08/08/2012 08:02 EDT | Updated 10/08/2012 05:12 EDT

Cut The 1812 Commercials. Like, Seriously. Now.

Would the federal government please cut it out with their War of 1812 ads? One minute, I'll be watching some riveting event of sportsmanship at the Olympics, and then suddenly CTV cuts to commercial, and I'm treated to an array of cartoonishly noble characters attired in soldierly red coat and womanly bonnet, circa Regency England, with platoons aiming bayonets at the American frenemy, and I'm like: WTF, federal government? Nobody cares about the War of 1812. It happened two centuries ago, before Tim Hortons and hockey. It doesn't matter.

Maybe if this were an ad promoting Canada's national parks (and their cool forts) I could understand the campaign. But instead it appears to be a lone ad, or public service message or whatever the hell it is, promoting the simple, inherent fact that we once had this war.

And they air it all the time. Which is the most baffling part, because companies usually do that when they're hammering home brand recognition. Are we meant to rush out and buy a Laura Secord action figure-that-no-one-is-selling? Or really what is the hoped-for objective? Are we meant to begin pridefully associating ourselves with the Battle of Lundy's Lane?

Raise your hand if you think that Canada's abiding sense of brand nationhood is based on British Red Coats winning a series of pitch battles in Upper and Lower Canada 55 years before we actually became a coast-to-coast confederation?

Do I see any waving fingers out there? Anyone? Surely someone is prepared to use the expression: "As Canadian as Mom, rhubarb pie and the War of 1812."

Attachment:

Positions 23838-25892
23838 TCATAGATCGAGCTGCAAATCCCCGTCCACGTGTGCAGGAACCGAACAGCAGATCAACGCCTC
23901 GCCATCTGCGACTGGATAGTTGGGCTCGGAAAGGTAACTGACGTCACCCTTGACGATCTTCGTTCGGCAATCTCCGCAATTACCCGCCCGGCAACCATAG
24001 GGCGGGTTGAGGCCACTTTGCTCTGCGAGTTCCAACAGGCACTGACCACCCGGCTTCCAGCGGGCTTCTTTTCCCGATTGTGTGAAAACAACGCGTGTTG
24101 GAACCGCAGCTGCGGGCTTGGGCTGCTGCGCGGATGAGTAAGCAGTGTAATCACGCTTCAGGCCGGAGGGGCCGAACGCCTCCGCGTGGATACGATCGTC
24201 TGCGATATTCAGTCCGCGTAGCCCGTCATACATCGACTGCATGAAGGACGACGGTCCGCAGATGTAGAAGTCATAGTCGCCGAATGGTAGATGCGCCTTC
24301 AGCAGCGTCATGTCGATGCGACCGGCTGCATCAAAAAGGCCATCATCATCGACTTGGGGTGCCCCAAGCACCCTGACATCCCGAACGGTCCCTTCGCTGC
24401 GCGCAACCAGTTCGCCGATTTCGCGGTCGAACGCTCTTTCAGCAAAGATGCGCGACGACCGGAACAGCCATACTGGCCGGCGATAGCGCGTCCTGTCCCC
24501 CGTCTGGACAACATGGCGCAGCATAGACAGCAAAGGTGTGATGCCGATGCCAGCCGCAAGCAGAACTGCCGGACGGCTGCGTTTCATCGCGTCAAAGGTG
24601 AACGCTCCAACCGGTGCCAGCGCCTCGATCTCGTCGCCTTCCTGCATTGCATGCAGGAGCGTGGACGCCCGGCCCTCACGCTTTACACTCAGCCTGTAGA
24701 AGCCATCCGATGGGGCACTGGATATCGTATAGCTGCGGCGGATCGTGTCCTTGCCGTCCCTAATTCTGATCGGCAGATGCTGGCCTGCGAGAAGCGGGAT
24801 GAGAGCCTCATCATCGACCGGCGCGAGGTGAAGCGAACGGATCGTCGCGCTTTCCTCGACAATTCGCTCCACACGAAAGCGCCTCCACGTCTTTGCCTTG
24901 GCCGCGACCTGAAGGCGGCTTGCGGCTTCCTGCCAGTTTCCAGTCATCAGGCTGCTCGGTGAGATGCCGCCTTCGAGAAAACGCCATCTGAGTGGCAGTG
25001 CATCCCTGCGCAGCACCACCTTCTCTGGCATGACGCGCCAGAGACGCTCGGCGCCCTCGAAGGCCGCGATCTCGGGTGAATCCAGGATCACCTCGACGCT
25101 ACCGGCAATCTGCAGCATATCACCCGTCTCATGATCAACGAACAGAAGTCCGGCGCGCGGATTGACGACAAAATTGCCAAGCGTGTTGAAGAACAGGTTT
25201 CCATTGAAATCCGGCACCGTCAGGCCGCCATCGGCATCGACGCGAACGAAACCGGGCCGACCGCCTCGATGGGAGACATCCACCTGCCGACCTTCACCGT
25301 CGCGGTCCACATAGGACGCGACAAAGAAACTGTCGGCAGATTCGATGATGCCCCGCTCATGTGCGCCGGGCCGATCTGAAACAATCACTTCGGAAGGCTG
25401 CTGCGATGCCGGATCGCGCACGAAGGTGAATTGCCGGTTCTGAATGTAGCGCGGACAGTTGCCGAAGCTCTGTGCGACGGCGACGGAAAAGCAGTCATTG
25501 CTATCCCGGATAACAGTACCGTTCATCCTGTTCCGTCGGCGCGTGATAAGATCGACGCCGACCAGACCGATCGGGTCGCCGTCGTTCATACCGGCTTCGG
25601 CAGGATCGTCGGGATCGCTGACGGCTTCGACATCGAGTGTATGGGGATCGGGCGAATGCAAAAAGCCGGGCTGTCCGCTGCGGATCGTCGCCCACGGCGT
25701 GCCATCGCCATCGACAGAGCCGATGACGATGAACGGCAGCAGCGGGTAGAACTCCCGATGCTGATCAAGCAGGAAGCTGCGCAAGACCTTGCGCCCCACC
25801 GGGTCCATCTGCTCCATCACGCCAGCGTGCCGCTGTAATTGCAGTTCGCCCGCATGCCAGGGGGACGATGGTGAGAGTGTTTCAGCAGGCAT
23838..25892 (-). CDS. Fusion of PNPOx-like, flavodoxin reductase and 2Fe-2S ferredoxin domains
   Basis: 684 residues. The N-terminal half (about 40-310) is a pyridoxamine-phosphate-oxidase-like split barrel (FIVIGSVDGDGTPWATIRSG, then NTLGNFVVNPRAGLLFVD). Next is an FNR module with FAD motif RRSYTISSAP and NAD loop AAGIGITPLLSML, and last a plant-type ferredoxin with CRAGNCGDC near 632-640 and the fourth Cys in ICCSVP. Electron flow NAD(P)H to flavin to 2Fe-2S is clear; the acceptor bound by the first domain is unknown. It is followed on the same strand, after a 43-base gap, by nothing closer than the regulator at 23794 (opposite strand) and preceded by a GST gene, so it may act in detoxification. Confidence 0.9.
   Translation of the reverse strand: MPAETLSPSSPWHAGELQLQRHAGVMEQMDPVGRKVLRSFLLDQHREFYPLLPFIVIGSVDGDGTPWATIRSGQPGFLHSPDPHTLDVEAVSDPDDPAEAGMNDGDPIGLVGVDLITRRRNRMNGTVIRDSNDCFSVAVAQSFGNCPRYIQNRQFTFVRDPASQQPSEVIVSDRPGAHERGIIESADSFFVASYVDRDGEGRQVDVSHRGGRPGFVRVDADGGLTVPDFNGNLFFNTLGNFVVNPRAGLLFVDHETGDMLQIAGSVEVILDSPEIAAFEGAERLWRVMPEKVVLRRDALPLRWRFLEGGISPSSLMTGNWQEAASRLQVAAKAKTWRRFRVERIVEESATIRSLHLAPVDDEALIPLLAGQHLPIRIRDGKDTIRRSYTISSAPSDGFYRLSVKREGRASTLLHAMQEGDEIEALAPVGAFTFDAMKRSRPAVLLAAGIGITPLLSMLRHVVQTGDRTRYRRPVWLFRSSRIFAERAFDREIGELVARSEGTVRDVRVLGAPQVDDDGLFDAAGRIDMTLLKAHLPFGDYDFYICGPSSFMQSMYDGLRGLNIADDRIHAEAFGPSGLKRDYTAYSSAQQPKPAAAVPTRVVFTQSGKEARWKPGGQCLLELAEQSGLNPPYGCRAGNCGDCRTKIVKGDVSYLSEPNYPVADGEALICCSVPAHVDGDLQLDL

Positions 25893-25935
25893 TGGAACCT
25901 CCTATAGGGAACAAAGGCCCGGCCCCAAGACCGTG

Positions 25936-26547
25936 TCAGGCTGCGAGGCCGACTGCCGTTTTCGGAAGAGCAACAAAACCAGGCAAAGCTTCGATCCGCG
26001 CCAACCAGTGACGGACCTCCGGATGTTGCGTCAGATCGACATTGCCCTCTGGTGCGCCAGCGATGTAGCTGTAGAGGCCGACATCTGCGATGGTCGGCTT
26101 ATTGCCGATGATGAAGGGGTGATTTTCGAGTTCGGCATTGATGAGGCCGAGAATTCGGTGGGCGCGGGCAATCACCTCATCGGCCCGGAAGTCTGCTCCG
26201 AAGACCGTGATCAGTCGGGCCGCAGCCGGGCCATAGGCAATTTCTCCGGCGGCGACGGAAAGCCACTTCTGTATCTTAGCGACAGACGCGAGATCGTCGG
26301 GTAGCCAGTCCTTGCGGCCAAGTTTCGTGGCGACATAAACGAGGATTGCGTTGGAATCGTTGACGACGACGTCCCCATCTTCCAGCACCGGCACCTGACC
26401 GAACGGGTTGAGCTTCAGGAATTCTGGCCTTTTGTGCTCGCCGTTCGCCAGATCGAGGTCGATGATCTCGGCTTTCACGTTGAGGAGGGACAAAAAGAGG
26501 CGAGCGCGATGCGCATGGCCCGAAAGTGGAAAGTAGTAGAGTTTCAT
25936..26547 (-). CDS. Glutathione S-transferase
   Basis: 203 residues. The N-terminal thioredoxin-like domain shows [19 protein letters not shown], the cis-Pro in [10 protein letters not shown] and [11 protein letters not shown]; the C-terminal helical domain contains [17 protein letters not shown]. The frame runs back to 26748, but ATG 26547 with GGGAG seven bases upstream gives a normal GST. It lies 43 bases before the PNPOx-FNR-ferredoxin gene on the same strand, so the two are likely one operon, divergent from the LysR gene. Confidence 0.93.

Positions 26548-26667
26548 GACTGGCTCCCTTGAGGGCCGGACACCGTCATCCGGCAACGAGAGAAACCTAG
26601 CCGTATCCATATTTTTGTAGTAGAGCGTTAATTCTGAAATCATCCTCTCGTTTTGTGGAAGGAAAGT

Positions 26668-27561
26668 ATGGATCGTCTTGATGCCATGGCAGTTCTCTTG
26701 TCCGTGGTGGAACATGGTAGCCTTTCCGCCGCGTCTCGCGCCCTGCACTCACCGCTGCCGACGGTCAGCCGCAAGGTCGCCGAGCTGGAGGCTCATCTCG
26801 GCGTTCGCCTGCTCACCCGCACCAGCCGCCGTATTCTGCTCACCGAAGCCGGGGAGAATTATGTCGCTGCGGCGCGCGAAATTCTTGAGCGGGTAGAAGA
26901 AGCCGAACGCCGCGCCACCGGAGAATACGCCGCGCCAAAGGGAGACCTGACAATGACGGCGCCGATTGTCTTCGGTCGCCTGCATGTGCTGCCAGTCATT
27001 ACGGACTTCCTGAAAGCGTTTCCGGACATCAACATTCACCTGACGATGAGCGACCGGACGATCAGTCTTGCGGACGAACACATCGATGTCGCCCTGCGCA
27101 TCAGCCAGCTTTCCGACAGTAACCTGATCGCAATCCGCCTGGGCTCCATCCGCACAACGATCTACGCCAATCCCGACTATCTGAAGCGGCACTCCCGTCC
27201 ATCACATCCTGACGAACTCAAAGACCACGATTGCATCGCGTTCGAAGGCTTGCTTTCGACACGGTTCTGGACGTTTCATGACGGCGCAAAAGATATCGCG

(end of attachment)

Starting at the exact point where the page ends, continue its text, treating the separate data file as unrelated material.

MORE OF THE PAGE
No, I'm going to presume not. Because here is what happened during that war (and may historians forgive me the dollar-store summary): In the late 18th-, early 19th-century, the Americans were still all fired up over their Revolution and throwing air punches at England when finally, under President Madison, they decided to press their luck against Britain's territorial holdings along the 49th Parallel.

A whole lot of wild-aimed shooting ensued, on battlefields so thick with gun smoke that frequently nobody knew who was who. It was bloody and arduous, and confused. After two years of lunging about and blowing up forts, the Americans essentially called out "My Bad!" and retreated to New York and Michigan.

Commerce and tourism almost immediately resumed.

I'm oversimplifying, but the point is that the tour guides in Niagara Falls after the war of 1812 were often the soldiers who'd fought in the war, and they would tell their tourists that either the Americans won a given battle or the British did -- depending upon the nationality of the tourist. This, I learned from one of the contemporary museum directors in the area, who apparently didn't get the memo about the fire of Canada's character being forged in this epic clash of nations.

If the war of 1812 was foundational for anything, it was for the future of Niagara Falls tourism. On the first centenary, in 1912, Laura Secord got turned into a chocolate.

Traditionally known south of the border as "The War America Forgot," 1812 is a chapter in our pre-history as a sovereign state. It can't be dusted off and used as the basis for a new, jingoistic identity.

Why, then, is our austerity-obsessed government blowing scads of cash on a weird, propagandistic TV campaign? During prime time Olympics coverage no less. Don't they realize we can just watch our amazing women's soccer team for free?

Day 12 At The Olympic Games